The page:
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Pelosi admits trade deal is the 'easiest we've ever done.' Conservatives ask: Why is it taking so long?

Wrong priorities, maybe?

Melissa Lyttle/Bloomberg via Getty Images

House Speaker Nancy Pelosi (D-Calif.) told reporters on Friday that the pending trade deal with Mexico and Canada, known as USMCA, is "the easiest trade deal we've ever done," prompting conservatives to ask after two years of negotiations: Why is it not finished then?

According to Bloomberg, the congresswoman from San Francisco said, "We're on a path to yes, and I think every day brings us closer to agreement. Adding "I'd like to have it done as soon as it's ready. I wouldn't rule it out next year. Hopefully we can do it sooner, but I said: when it's ready we'll do it."

Conservatives aren't buying it

GOP congressional leaders say that delaying a vote on USMCA until next year could inject 2020 presidential politics into the decision and sink the agreement. Conservatives argue that Pelosi and her Democratic colleagues have been too distracted by their efforts to impeach President Donald Trump to approve the deal.

As conservative pundit Ed Morrissey argues in Hot Air:

If it's that easy, why haven't they finished it up? And why can't they get it done "sooner"? Could it be that Pelosi and her majority caucus have been distracted all year long pursuing another goal — one in particular, perhaps?

Morrissey noted that Canada and Mexico are waiting for the U.S. to get its act together and approve the deal:

The other two trading partners (our biggest partners, by the way) are waiting for the US to commit to this agreement, and in the meantime the stalling creates uncertainties for businesses and investors that limit economic growth. We're going on a year now without even getting a mark-up.

It could boost the economy

Further bolstering conservatives' concerns that delays are mainly driven by Democrats' desire to deny President Trump a victory is the fact that economists anticipate a new trade deal with Canada and Mexico to strengthen the American economy. In a study released in April, analysts at the U.S. International Trade Commission said the new agreement will create thousands of jobs and boost economic growth:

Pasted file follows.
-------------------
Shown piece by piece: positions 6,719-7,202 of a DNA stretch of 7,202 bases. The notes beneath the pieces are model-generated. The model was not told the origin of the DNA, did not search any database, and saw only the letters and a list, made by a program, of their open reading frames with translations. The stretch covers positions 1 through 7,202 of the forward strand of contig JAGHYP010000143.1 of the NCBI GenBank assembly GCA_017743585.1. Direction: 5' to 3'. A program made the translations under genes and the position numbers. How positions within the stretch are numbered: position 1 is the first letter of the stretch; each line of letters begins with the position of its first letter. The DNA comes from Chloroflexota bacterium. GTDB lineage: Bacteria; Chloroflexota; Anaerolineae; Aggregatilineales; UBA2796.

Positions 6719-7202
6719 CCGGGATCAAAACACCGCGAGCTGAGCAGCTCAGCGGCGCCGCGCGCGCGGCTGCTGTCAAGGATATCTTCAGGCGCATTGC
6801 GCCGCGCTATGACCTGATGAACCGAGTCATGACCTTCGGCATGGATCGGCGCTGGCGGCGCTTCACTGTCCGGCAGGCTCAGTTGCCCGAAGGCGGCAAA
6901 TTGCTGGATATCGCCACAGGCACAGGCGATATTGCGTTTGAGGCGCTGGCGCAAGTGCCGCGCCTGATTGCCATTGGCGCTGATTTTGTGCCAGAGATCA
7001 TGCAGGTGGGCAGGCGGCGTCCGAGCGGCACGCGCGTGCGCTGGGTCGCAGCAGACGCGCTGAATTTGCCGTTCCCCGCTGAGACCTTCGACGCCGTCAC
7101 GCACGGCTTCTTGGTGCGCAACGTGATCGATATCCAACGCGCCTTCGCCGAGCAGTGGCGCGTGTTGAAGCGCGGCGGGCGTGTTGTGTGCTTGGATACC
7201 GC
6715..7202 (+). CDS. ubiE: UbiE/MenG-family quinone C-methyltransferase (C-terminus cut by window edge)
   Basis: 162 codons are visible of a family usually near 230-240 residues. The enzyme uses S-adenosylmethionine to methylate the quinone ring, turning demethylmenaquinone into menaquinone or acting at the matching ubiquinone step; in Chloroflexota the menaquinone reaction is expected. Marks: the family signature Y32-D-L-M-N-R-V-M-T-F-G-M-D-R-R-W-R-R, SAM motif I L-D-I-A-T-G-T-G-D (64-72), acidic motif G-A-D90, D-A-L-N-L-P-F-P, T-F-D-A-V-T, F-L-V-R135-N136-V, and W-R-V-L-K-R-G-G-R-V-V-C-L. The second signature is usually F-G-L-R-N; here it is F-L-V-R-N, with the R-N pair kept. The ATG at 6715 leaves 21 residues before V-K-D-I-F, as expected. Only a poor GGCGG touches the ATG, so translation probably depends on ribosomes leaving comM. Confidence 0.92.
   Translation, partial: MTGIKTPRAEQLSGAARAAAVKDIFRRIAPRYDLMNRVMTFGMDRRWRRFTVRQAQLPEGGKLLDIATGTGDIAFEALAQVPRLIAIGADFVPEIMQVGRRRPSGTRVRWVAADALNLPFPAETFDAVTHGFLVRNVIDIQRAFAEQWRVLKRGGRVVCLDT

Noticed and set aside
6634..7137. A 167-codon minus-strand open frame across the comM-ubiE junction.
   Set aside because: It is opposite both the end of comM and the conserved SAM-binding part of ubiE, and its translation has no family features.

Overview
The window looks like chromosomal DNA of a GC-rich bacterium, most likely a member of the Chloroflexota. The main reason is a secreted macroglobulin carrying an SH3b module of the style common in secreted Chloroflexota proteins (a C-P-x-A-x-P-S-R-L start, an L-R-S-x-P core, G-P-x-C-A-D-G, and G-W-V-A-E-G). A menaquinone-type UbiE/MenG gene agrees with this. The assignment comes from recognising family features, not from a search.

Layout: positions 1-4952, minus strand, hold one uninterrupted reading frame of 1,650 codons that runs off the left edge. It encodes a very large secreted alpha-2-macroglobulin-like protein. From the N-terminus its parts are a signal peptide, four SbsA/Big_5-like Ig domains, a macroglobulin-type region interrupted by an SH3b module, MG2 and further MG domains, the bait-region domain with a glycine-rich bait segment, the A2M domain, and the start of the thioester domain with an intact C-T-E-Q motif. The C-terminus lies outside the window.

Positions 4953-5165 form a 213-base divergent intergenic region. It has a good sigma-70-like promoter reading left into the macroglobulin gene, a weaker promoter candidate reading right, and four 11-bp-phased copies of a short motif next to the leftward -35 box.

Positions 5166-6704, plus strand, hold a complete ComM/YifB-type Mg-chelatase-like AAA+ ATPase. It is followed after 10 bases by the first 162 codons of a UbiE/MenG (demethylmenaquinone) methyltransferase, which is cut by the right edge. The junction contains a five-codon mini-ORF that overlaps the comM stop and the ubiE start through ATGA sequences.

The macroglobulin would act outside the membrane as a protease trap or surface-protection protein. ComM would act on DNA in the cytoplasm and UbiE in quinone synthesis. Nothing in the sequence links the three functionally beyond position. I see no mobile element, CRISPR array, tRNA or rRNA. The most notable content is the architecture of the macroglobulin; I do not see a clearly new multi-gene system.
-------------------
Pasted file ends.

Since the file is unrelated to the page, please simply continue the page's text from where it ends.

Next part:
The Commission's model estimates that USMCA would raise U.S. real GDP by $68.2 billion (0.35 percent) and U.S. employment by 176,000 jobs (0.12 percent). The model estimates that USMCA would likely have a positive impact on U.S. trade, both with USMCA partners and with the rest of the world. U.S. exports to Canada and Mexico would increase by $19.1 billion (5.9 percent) and $14.2 billion (6.7 percent), respectively. U.S. imports from Canada and Mexico would increase by $19.1 billion (4.8 percent) and $12.4 billion (3.8 percent), respectively. The model estimates that the agreement would likely have a positive impact on all broad industry sectors within the U.S. economy. Manufacturing would experience the largest percentage gains in output, exports, wages, and employment, while in absolute terms, services would experience the largest gains in output and employment.

With polls showing most Americans already approve of the president's management of the economy, Pelosi's hesitation to call a vote on USMCA may provide the GOP with an argument to take to the nation in the weeks and months ahead as Republicans back against the Democrats' impeachment efforts.

One last thing…
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